Closer magazine has been ordered to hand over the original photos to the royal family. Can you imagine the stodgy, never-smiling Queen having an envelope of these photos cross her desk? Yikes. Poor Kate.
Aurelien Hamelle, attorney for the royal couple, declared that the photos were a violation of Will & Kate’s privacy. She was quoted as saying, “It is a scene of married life, intimate, personal, that has nothing to do on a magazine.” I have to agree. Yes, she is a public figure, and yes she lives very much in the public eye and therefore must endure the barrage of photographers everywhere she goes. But why can’t there be a moratorium on following and photographing while she’s on vacation?
Yesterday, Closer‘s sister publication Chi published 26 pages of photos of William and Kate on vacation, including the topless pics. Chi’s editor-in-chief Alfonso Signorini defended the decision to publish, saying, “It is a story worth publishing in an extraordinary edition because it shows in a natural light the everyday life of a very famous contemporary young couple in love.”
Who’s he think he’s kidding? It’s not about a famous couple in love, it’s about Kate’s breasts.
What a shame. And the fact that the pics used were ill-gained and taken in secret with a very long lens is especially shameful.
Even worse are those who are speaking out against Kate, saying it’s her fault. If she didn’t want nudie pics published, she shouldn’t have taken off her top. A CNN blogger says “…it also creates a situation that requires common sense. Kate, unless you know for sure that no one else’s prying eyes — or camera — will see you, don’t sunbathe naked.”
Donald Trump opened his big mouth and Tweeted, “Kate Middleton is great—but she shouldn’t be sunbathing in the nude—only herself to blame. Who wouldn’t take Kate’s picture and make lots of money if she does the nude sunbathing thing. Come on Kate!”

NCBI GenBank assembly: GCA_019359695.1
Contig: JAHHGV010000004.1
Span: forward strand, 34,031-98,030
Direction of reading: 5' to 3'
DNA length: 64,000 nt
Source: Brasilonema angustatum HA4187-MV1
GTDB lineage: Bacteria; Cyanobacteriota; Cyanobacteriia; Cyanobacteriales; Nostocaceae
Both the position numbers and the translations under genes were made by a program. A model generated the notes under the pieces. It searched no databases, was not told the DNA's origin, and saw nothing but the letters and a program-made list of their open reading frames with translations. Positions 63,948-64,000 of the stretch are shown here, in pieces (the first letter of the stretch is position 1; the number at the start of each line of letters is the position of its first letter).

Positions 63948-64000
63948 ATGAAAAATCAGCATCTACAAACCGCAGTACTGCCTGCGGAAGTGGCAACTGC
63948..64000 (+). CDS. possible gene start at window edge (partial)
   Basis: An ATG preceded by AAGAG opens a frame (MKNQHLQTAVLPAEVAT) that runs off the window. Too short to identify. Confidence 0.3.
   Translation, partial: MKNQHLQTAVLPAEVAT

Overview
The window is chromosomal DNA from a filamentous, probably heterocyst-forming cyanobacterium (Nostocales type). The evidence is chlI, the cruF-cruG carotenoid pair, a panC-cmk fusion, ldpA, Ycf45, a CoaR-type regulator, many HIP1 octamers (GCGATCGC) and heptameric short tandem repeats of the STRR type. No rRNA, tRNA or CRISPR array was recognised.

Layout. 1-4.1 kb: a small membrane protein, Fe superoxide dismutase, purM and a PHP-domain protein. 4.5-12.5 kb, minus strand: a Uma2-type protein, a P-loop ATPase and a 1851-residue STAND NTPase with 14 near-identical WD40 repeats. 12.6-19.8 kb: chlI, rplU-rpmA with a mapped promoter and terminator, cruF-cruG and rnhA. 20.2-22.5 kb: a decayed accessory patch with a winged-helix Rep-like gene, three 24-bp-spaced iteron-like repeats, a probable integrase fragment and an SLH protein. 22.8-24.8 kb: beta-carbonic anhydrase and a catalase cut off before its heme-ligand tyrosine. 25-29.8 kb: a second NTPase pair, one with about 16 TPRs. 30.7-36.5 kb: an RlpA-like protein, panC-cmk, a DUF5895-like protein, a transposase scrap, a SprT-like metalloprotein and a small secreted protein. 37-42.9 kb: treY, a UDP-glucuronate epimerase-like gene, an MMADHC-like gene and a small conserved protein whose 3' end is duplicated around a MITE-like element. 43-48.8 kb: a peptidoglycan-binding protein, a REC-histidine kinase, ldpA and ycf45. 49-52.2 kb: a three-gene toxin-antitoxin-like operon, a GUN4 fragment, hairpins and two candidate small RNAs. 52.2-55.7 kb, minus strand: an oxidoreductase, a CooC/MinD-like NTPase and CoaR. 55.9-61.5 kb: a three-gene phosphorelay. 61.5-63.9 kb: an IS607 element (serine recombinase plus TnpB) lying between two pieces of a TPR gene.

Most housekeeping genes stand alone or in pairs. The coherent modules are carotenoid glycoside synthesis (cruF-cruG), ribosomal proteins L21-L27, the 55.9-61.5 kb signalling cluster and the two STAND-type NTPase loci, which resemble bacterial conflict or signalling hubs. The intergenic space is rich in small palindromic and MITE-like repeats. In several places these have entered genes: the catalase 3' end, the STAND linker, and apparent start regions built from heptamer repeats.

Way to blame the victim, Donald. As if anyone gives a rip what he thinks.
Also Tweeting was teen actress Emma Roberts: “I LOVE Kate Middleton…but when you’re A PRINCESS you shouldn’t be topless anywhere except the shower or the bedroom.” Thanks for that very valuable advice, Emma.
Kelly Osborne stood up for the Duchess, though, saying “The one thing that is hers is her body you know what I’m saying. Everything else belongs to the country.”
In the midst of the firestorm that surrounds this topic, I can’t help but think of myself and legions of other members of the Pink Ribbon Club. Radiated, surgically excised, and reconstructed breasts don’t exactly lend themselves to topless sunbathing. Negative body images abound after a bout with breast cancer, and the idea of hanging the surviving girls out there, even in private, is not likely on many BC girls’ list of favorite things to do. What a shame.
P.S. If you’re planning on leaving a comment saying “who cares if the breasts have been radiated, sliced & diced, and reconstructed, we want to see them anyway” — don’t. Just don’t.
Never one to resist a challenge, I happily undertook Jelebelle’s blog prompt this week, which was inspired by Renn’s blog prompt last week. Jelebelle took Renn’s idea and ran with it, challenging us to “post a photo or self portrait or other form of visual art … of yourself that describes who you have been within the last six months.”
I’m especially intrigued by the “who you have been within the last six months” part. Some days I feel a little Sybil-ish, with many different versions of me. There’s the warrior girl who pummeled breast cancer, the tough-lovin’-but soft-on-the-inside mama, the relentless chaser of the next level of strength in the gym, the hard-core-run-down-every-single-ball tennis chick, the at-home mom who respects the commitment to domesticity while being bored silly by it, the bookworm who can’t dive into the latest good read until the kitchen is spotless, the voracious detail-seeker who wants to know it all yet remembers precious little.
And that’s just what comes to mind at first blush.